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Forged in the fire of COVID-19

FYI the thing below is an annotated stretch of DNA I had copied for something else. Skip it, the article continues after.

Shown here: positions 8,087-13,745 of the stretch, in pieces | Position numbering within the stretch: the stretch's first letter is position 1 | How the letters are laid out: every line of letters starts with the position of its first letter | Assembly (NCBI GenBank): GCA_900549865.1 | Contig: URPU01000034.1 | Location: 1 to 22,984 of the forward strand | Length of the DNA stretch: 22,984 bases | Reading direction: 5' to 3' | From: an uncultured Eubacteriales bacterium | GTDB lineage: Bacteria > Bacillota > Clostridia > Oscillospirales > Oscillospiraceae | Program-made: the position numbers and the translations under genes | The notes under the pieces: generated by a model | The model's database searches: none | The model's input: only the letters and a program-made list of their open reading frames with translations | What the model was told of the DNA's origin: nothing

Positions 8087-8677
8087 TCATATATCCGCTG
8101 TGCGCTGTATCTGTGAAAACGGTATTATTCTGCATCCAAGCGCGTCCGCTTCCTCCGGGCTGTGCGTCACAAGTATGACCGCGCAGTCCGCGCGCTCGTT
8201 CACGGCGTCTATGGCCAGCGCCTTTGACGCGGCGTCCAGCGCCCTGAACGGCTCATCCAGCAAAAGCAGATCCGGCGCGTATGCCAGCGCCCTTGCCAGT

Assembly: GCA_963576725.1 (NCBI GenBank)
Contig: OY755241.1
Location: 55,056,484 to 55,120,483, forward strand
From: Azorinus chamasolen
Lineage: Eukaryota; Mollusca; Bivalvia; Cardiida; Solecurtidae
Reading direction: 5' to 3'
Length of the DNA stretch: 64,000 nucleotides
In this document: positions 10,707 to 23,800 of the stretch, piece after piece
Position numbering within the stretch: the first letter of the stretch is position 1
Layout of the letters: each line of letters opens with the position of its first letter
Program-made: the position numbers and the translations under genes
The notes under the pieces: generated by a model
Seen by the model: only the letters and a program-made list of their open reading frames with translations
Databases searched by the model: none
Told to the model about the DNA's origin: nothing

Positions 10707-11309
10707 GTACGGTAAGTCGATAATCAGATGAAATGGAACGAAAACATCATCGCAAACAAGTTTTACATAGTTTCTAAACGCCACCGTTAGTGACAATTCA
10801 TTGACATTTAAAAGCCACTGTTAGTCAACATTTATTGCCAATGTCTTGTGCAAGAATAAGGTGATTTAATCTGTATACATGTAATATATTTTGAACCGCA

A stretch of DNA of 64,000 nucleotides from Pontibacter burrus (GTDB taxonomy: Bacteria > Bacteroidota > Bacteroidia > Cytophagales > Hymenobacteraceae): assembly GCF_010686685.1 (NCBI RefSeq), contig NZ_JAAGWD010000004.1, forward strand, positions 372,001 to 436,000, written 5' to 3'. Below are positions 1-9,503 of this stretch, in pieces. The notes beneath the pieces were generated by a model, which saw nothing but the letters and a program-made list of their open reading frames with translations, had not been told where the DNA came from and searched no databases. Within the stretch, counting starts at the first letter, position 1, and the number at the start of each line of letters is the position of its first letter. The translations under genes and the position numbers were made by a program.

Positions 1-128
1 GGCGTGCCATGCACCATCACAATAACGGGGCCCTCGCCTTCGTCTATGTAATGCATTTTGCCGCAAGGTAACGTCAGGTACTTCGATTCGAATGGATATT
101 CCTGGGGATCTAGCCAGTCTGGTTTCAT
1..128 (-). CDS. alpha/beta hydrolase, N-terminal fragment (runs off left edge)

High school graduation has always been a defining moment. The class of 2020, these large groups of teenagers, many of whom have been together since pre-K, will scatter. After getting their diplomas, flipping those tassels and throwing their caps in the air, they will go off in many different directions. This defining moment has always been a point of pride with parents, grandparents, siblings and extended family in attendance. There have always been balloons and signs and shouts of encouragement from the stands – no matter how hard those in charge try to discourage them. Some kids are dignified during the marching and speeches. Nearly all wear big grins but there are always a few comedians in the crowd who keep things interesting. For many it is their last chance to just be a kid and cavort with other kids. After leaving high school, life comes at most seniors fast. Graduation will be different this year. Some seniors will graduate on video. Some will have to wait a month or more to find out if they will have a ceremony at all and what that ceremony may look like. Others will take part in a ceremony in an empty stadium or building without family and friends in attendance. They will be seated much farther apart than usual and they won’t have their individual cheering sections there to cheer them on. This is just the crowning disappointment of a senior year cut nine weeks short. There have been no proms and no military balls. Baccalaureate assemblies and honors night observances had to be canceled. Athletic seasons and outstanding individual athletic careers ended abruptly. Team records along with collective and individual stats will always carry an asterisk. All this because of a foreign virus they had no control over. It is, indeed, a sad state of affairs. On the subject of raising and teaching children, Mother Teresa said, ‘Children are like kites: you will teach them to fly but they will not fly your flight. You will teach them to dream but they will not dream of your dream. You will teach them to live but they will not live your life. But in every flight, in every dream and in every life the mark of the teaching received will remain forever.’ The Class of 2020 has been taught well. They have seen advancements in technology never dreamed of by their parents and grandparents. The phones they are tethered to at all hours carry more processing power than the computers they learned keyboarding on just a few shorts years ago when they were in primary school. They have overcome academic hurdles and they have mastered life lessons, particularly in the last nine week. These seniors will move on to college, technical school, the military or the workplace better prepared due to the hardships COVID-19 stacked on their plates. They will succeed and exceed your expectations in doing it. They have been forged in the fire and are stronger for the experience.

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